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Rick Pitino: St. John’s ‘not a great basketball team’ yet despite strong start to Big East play

St. John’s isn’t a great basketball team yet. Just ask Rick Pitino.

The Red Storm entered Wednesday tied for second in the Big East with a 3-1 record in conference play, but their title-winning head coach believes the program remains “a work in progress” two months into his first season there.

“Don’t get me wrong, I am thrilled with the wins we have had, but this is not a great basketball team by any stretch of the imagination,” Pitino said before Wednesday night’s game against Providence at Madison Square Garden.

“We have so much room for improvement. What I am hoping for is that come March, we are a really good basketball team. There’s no reason for this team to be a great basketball team right now. They have had major injuries and they are all new to each other, new to me.”

Indeed, Pitino overhauled the St. John’s roster after arriving from Iona in March, bringing back only two players — including leading scorer and rebounder Joel Soriano — from last season’s team. One of his key transfers, guard RJ Luis Jr., has already missed 10 games due to multiple injuries. Another, guard Chris Ledlum, missed two recent games with a sprained ankle.

Despite the lack of continuity, St. John’s began Wednesday 11-4 overall and was fresh off a road win against Villanova.

Still, Pitino sees areas for improvement. He was critical of his team’s defensive effort following a Dec. 10 loss to Boston College in which St. John’s blew a 10-point lead in the second half.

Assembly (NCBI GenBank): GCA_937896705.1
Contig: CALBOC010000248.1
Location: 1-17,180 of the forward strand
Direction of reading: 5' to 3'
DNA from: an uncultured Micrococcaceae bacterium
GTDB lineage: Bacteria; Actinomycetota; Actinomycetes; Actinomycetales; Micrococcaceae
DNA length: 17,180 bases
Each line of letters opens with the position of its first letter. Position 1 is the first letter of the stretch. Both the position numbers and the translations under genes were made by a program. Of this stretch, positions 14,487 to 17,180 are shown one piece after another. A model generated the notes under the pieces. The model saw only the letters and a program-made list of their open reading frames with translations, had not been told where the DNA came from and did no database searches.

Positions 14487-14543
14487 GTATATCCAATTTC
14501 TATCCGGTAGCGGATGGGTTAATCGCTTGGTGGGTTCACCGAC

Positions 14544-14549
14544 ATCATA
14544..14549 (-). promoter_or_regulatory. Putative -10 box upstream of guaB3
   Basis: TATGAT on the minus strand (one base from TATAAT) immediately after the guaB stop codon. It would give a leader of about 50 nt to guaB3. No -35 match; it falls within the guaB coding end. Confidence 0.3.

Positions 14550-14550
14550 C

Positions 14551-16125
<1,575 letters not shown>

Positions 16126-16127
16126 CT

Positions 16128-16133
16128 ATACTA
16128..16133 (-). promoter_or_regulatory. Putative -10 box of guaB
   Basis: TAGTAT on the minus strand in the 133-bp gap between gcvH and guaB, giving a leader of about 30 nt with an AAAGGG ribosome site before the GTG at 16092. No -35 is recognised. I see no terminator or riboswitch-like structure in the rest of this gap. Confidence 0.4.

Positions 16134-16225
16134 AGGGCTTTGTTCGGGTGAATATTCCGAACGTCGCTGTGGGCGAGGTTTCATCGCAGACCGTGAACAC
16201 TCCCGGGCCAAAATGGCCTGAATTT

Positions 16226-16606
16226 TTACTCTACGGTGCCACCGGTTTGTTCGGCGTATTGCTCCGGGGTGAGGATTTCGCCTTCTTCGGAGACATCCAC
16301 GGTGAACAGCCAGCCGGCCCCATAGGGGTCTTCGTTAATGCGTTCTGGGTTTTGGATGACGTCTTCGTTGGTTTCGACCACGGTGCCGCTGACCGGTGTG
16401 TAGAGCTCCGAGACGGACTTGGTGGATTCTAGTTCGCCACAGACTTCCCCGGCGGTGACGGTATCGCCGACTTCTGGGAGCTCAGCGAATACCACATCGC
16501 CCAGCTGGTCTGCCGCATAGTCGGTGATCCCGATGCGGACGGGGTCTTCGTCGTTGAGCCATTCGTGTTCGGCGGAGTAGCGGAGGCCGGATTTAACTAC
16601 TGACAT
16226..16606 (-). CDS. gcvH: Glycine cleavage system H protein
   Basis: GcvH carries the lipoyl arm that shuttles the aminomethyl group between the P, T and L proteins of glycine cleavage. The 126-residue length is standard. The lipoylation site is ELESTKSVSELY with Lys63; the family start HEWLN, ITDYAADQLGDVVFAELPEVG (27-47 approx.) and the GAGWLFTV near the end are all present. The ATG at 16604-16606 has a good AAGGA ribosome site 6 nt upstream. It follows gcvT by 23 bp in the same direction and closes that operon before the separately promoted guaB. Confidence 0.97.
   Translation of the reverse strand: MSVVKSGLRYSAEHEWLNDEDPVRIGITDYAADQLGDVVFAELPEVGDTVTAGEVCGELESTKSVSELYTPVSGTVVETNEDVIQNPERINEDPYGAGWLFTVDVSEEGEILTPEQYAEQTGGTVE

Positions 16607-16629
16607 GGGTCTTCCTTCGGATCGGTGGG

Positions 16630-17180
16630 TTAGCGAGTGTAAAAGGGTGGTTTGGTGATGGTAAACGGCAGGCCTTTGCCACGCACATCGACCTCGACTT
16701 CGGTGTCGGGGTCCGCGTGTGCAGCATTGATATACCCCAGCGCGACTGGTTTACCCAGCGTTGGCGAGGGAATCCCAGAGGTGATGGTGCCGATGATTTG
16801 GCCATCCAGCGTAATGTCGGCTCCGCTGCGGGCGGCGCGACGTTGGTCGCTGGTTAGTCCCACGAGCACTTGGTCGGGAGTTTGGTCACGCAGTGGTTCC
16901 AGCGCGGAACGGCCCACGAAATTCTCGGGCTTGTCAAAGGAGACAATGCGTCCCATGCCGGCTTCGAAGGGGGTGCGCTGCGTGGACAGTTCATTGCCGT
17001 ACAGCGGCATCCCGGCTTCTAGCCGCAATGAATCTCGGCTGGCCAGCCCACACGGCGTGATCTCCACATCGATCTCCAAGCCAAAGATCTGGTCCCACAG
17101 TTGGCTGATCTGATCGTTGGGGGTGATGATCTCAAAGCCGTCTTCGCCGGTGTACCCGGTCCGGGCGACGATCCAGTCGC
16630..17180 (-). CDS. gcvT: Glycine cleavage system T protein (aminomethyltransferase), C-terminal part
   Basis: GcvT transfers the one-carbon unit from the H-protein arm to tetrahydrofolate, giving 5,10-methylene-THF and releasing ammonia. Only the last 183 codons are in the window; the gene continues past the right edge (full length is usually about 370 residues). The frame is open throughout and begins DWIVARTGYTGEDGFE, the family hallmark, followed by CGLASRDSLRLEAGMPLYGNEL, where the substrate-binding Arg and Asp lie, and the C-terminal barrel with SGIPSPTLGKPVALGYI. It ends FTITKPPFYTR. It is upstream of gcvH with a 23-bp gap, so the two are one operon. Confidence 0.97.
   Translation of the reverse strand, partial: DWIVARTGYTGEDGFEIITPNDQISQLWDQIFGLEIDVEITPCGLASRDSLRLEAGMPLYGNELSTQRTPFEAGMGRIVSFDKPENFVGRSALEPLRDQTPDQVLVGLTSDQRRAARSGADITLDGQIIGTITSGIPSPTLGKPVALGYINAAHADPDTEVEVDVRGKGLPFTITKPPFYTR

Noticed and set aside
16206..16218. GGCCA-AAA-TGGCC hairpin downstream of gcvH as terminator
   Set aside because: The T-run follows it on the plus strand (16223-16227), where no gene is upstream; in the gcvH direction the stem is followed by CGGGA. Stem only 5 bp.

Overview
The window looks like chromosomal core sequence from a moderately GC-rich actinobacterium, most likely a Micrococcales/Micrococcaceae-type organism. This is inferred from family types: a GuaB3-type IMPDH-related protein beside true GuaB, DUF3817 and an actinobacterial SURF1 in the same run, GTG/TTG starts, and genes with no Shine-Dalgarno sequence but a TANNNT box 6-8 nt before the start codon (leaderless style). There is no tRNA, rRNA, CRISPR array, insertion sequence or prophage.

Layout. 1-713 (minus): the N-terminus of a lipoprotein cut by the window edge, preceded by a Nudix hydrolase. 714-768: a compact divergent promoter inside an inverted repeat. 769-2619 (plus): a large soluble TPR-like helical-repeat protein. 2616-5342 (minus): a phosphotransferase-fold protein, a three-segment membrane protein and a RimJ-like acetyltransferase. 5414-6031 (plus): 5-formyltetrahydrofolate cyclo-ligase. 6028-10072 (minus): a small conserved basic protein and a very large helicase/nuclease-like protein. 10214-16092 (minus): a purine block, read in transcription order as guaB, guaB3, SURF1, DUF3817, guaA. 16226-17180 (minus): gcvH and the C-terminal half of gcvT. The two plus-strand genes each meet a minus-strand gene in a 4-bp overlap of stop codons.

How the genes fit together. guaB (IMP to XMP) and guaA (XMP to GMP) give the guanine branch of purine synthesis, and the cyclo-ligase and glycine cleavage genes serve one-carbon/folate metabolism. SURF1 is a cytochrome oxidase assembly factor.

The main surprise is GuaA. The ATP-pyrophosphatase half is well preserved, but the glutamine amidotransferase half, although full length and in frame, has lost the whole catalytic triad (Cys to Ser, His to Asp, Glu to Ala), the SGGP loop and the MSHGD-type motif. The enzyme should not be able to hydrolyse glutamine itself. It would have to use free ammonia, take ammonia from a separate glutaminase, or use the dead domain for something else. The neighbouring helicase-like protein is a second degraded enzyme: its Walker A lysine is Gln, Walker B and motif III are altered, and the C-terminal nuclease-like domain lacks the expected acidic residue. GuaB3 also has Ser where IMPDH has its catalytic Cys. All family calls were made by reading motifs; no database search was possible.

“We are building a culture, we are building fundamentals, we are building different offenses and defenses in our program, and it’s going to take some time,” Pitino said this week. “But I am hoping by March we will be a much better basketball team than we are now.”

Luis, who transferred from UMass, has provided a scoring punch since returning in late December from shin splints. He averaged 12.3 points per game over the Red Storm’s last three games — all wins.

The 6-7 Luis ranks second on St. John’s with 11.4 points and 5.4 rebounds per game, while his 1.8 steals per game tie him with point guard Daniss Jenkins for the team lead.

“I just like competing. It really doesn’t matter what it is,” Luis said before facing Providence. “Just enjoy being on the court and doing anything the team needs me to do to help us win.”

Pitino, 71, who led Providence to the Final Four in 1987, joined St. John’s with the goal of turning around a program that’s only made three NCAA Tournament appearances since 2002.

The 3-1 record against Big East opponents put the Red Storm behind only Seton Hall (4-1) and tied them with UConn and Villanova.

“It takes winning, but I also think it takes time,” Pitino said of restoring the St. John’s fan base. “You’re not like the Jets, the Giants or the Knicks where people just show up whether you win or lose, because the tickets are so expensive.”

He continued, “College basketball is different. … So much of St. John’s [fan base] is subway alumni, people that didn’t attend here. Those subway alumni can leave in a matter of days if you don’t give them a good product.”